If you’ve had to deal with multiple kidney stones, your urologist may have requested that you undergo a stone analysis, and see a nephrologist or dietician. Why do urologists make such recommendations and how do they help? We speak with urologists Dr. Brant Fulmer and Dr. Rebecca Keller from Geisinger to find out more!
How important is it for both patients and urologists to know their stone type?
It’s very important for you and your urologist to know and have a conversation about the kind of stones you make. There are certain things that can be done to prevent stones in the future, depending on the stones you form. If stones run in your family, talk to your urologist about getting a workup to see why you’re making them, so as to try and prevent it in the future.
Finding out your stone type consists of having some blood work and a 24-hour urine collection done, to check things like your calcium levels and kidney function. If you know you’re passing a stone, try catching it and bring it to your urologist to have it analyzed. It can be very helpful in directing your care and give us urologists a more hands-on, active approach to preventing future stones.
Your stone composition can change over time. This means that you may have one type of stone at one point in time and another type of stone and another point. There is one variety of stone, uric acid stones, that can be dissolved using urinary alkalinization and by increasing fluid intake. Knowing that you have that type of stone is helpful because it helps to direct you to know what to do next.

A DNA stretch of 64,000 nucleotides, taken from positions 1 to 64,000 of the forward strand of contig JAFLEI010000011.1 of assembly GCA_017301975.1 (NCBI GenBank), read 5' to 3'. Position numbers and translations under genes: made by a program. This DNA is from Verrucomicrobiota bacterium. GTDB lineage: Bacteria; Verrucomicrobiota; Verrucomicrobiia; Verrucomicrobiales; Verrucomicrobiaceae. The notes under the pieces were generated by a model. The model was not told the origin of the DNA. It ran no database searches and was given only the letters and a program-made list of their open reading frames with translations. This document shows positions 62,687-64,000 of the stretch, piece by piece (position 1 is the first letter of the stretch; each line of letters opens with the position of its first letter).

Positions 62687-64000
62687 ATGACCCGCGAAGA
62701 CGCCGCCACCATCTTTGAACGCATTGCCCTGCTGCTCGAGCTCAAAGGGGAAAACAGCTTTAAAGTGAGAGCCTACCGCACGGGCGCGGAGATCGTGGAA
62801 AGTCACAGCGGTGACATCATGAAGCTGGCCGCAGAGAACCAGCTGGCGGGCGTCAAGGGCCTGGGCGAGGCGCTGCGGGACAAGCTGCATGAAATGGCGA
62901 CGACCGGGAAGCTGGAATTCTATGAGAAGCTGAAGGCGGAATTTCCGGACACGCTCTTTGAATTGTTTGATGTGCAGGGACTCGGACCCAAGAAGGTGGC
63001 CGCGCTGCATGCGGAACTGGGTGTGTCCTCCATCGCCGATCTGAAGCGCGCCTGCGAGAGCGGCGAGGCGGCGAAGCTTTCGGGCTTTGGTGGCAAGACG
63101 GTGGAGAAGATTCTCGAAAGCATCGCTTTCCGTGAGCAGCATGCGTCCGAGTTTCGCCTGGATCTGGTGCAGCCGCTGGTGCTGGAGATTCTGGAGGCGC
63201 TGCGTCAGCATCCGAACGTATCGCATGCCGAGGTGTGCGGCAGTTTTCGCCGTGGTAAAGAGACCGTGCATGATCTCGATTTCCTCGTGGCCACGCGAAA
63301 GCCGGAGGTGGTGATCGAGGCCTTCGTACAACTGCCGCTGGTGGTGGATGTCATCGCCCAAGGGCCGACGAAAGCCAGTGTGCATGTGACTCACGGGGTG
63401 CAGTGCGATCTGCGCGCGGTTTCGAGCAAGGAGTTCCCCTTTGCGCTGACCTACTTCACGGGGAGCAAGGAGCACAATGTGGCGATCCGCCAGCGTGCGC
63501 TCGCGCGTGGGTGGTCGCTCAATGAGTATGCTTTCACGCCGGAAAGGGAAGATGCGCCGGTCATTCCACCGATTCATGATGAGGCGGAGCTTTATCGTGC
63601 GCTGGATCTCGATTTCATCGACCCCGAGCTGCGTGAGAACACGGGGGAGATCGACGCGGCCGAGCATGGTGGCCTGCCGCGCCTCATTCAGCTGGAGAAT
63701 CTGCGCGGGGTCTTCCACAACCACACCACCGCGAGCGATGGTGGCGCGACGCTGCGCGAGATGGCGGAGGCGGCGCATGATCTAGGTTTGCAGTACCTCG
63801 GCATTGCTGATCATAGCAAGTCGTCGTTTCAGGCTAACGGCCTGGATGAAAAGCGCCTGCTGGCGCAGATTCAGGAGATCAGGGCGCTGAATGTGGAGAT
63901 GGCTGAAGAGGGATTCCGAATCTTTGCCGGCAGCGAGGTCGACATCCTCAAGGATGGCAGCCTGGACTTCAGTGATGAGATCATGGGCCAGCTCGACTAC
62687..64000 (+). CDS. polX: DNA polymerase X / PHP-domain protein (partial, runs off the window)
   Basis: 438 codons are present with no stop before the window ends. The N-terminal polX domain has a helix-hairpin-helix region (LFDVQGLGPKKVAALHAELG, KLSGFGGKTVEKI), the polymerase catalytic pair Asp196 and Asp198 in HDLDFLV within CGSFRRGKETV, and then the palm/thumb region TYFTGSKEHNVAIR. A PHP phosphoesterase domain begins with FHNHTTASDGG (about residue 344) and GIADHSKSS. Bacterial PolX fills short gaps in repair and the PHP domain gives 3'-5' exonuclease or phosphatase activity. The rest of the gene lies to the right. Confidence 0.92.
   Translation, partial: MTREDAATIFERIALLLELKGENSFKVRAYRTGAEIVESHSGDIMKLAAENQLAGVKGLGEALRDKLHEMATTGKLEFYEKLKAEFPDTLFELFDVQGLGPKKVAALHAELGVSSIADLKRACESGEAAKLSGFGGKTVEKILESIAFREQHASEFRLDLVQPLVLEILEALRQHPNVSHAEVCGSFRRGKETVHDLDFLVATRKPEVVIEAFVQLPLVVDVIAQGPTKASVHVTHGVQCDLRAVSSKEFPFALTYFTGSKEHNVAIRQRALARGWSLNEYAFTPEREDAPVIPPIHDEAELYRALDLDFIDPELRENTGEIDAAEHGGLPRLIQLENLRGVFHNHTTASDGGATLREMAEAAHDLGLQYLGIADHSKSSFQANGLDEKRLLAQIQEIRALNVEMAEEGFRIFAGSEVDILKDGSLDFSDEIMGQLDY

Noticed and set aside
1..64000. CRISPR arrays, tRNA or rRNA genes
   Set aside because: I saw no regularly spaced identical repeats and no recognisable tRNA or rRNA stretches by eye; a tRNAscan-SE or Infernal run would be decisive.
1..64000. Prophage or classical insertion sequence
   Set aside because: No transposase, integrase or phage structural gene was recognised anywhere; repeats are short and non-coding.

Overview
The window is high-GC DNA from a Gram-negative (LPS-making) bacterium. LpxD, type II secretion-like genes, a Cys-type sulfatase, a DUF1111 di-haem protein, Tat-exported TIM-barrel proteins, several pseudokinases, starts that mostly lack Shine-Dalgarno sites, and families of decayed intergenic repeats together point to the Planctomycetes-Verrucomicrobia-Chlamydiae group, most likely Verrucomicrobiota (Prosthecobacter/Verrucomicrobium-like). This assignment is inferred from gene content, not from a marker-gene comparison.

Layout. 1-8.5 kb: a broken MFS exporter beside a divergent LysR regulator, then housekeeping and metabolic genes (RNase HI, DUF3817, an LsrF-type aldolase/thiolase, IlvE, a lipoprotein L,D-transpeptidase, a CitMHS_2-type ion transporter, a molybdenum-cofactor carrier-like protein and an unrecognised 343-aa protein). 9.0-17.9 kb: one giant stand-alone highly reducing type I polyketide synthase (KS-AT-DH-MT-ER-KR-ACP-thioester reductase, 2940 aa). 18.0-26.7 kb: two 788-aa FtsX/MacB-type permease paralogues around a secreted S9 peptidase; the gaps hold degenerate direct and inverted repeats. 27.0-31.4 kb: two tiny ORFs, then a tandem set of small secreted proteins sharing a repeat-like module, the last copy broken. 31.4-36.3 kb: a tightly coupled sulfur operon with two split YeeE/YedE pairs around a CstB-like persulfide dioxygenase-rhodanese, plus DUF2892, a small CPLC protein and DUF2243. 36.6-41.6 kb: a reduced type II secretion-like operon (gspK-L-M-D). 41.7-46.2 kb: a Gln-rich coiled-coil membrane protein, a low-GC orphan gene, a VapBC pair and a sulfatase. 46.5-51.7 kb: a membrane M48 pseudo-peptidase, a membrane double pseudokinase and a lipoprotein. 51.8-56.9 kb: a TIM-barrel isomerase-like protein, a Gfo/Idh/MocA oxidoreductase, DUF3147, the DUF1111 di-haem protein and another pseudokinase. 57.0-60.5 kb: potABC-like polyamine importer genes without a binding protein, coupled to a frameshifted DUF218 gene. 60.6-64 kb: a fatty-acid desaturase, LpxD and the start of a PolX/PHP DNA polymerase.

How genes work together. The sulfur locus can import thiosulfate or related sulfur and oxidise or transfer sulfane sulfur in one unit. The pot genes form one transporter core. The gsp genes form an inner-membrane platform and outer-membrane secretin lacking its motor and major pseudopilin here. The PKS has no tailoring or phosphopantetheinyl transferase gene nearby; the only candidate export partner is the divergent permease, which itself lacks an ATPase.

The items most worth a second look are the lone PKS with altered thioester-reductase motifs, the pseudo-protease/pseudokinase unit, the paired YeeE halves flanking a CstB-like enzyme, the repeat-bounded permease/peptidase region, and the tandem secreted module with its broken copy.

Should kidney stone patients request for every stone to be analyzed, or is it part of a standard of care?
It is common practice for us to send stones off to the laboratory when we remove stones or when the patient passes a stone. While stone composition can change, it doesn’t change quickly, so we don’t send every stone for analysis. It is worthwhile having a re-evaluation every few years though.
There are patients who have passed stones and want nothing to do with anything related to kidney stones, ever again. Doctors may suggest doing an evaluation. A shared decision-making then occurs, regarding the kind of evaluation to do and how to go about doing that.
A critical thing to remember is that evaluations may be done by urologists or nephrologists. Nephrologists, who specialize in kidney function, will often be the ones who do metabolic evaluations. Consequently, there will be some patients that will be referred to nephrologists for evaluation and workup, depending on what their risk factors are and who can take the best care of them.
What is the difference between urologists and nephrologists? When are kidney stone patients referred to either one of them?
A urologist is a surgical kidney, bladder and urinary tract doctor. Urologists specialize in the surgical treatment of kidney stones, cancers of the urinary tract system and enlargement of the prostate, to name a few. A nephrologist does an internal medicine residency, specializing in the medical management of the kidneys and does not operate on patients. Should you need a surgical procedure, that is something that urologists do, not nephrologists.